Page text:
Course syllabus for

Introduction to Brain Imaging in Neuroscience: With a Focus on MRI, PET, EEG and MEG Methods, 7.5 credits

Introduktion till hjärnavbildning inom neurovetenskap: med fokus på metoderna MRI, PET, EEG och MEG, 7.5 hp
This course syllabus is valid from autumn 2024.
Please note that the course syllabus is available in the following versions:
Autumn2021 , Autumn2023 , Autumn2024
Course code
Course name
Introduction to Brain Imaging in Neuroscience: With a Focus on MRI, PET, EEG and MEG Methods
7.5 credits
Form of Education
Higher Education, study regulation 2007
Main field of study 
Second cycle, has only first-cycle course/s as entry requirements 
Grading scale
Fail (U) or pass (G)
Department of Clinical Neuroscience
Decided by
Education committee CNS
Decision date
Revised by
Education committee CNS
Last revision
Course syllabus valid from
Autumn 2024

Specific entry requirements

At least 120 credits in psychology, psychiatry, neuro science, medicine, or medical technology. Alternatively 60 credits within psychology, psychiatry, neuro science, medicine, or medical technology on/at Secondary level.

And proficiency in English equivalent to English B/English 6.


After taking the course, the student should be able to:

  • describe the function of the instruments used to perform structural magnetic resonance imaging (sMRI), functional magnetic resonance imaging (fMRI), positron emission tomography (PET), electroencephalography (EEG) and magnetoencephalography (MEG), and to describe what aspect of the brain's structure and function these instrument register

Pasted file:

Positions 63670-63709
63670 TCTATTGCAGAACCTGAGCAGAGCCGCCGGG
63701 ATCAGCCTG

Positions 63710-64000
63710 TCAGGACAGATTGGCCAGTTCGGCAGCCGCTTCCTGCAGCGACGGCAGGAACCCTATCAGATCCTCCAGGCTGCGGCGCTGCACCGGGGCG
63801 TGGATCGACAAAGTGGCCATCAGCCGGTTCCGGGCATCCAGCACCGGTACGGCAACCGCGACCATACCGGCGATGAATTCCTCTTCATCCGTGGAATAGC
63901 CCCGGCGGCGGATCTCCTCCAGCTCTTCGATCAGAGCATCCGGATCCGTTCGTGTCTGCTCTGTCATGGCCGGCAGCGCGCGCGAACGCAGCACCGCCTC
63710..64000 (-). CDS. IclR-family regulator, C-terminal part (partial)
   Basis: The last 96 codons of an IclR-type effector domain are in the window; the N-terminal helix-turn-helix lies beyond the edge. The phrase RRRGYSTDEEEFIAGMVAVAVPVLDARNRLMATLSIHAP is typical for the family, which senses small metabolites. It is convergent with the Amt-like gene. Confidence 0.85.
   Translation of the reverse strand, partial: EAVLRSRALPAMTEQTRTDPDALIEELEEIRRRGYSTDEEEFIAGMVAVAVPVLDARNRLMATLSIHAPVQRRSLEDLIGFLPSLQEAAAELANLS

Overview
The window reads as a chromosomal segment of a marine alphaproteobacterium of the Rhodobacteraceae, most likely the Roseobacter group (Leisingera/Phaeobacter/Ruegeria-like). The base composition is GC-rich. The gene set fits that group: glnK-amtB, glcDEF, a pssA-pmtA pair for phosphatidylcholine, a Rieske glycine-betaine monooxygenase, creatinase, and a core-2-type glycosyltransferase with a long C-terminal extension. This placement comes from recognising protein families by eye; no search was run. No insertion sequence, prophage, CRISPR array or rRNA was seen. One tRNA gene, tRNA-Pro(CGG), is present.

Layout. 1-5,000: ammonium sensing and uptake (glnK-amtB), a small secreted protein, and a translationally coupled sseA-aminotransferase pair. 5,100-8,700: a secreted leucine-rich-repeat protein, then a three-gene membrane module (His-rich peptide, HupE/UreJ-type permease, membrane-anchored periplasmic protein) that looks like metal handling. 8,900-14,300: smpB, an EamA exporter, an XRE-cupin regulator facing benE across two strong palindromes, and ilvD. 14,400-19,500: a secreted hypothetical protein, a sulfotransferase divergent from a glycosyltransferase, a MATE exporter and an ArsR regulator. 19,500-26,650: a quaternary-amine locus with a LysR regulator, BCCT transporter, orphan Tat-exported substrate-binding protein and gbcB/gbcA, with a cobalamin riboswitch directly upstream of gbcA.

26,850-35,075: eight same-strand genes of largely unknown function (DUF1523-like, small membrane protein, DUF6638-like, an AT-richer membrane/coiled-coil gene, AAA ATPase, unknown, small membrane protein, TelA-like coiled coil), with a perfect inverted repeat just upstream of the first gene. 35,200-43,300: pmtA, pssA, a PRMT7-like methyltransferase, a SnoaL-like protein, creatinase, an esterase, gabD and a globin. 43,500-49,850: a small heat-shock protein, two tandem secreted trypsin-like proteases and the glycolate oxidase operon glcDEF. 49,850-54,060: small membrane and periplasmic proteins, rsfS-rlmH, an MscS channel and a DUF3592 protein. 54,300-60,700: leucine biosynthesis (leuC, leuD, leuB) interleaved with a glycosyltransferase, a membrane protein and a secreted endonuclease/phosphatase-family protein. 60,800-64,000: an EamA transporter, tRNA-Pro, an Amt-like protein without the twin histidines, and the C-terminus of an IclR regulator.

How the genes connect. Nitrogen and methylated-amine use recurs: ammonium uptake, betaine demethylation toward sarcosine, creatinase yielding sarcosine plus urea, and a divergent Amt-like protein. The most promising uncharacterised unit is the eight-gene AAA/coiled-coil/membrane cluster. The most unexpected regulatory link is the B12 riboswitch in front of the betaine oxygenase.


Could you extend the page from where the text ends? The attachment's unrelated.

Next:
• describe basic principles for analysis of data from measurements using sMRI, fMRI, PET, EEG and MEG
  • give an overview of clinical and academic applications for each of the imaging methods
  • give an overview of instruments and analysis methods used for multimodal brain imaging.


The course covers the theoretical background to the brain imaging methods sMRI, fMRI, PET, EEG and MEG, such as what aspects of the human brain's structure and function they register, and the operation principles of the imaging instruments. The coursed gives the student a good understanding in how the different methods are used within in academic research as well as within health care. The course also addresses how the imaging methods can be combined in multimodal analyses, and discusses the interplay between development of theory, instrumentation, method, and applications.
The course begins with an introduction to brain imaging methods within neuroscience. In separate course modules, the course then offers the student a deeper understanding of the different methods sMRI, fMRI, PET, EEG and MEG, as well as combining them in multimodal brain imaging. Finally, the students will deepen their knowledge on a topic of their choice in an individual study project.

Structural magnetic resonance imaging (sMRI), 1.5 hp

Grading scale: GU

The goal of the sMRI module is to provide the students with a solid understanding of structural magnetic resonance imaging (sMRI) and the tools available to analyse sMRI data. Firstly, the physiological basis of the sMRI signals and how they are measured will be discussed - the fundamentals of image processing will be introduced together with an overview of basic MRI physics. This module will then focus on main sMRI methods. The module will cover state-of-the-art methods for investigating brain morphology (automated segmentation of volume, cortical thickness, etc), and it will also cover methods for studying brain connectivity, including diffusion imaging. The sMRI module will also cover advanced methods for data analysis (multivariate data analysis, deep learning and graph theory) and other popular sMRI techniques such as quantitative susceptibility mapping, arterial spin labelling, etc, with a focus on future directions. Finally, several applications, including how sMRI is used today in clinical practice, will be discussed.

Functional magnetic resonance imaging (fMRI), 1.5 hp

Grading scale: GU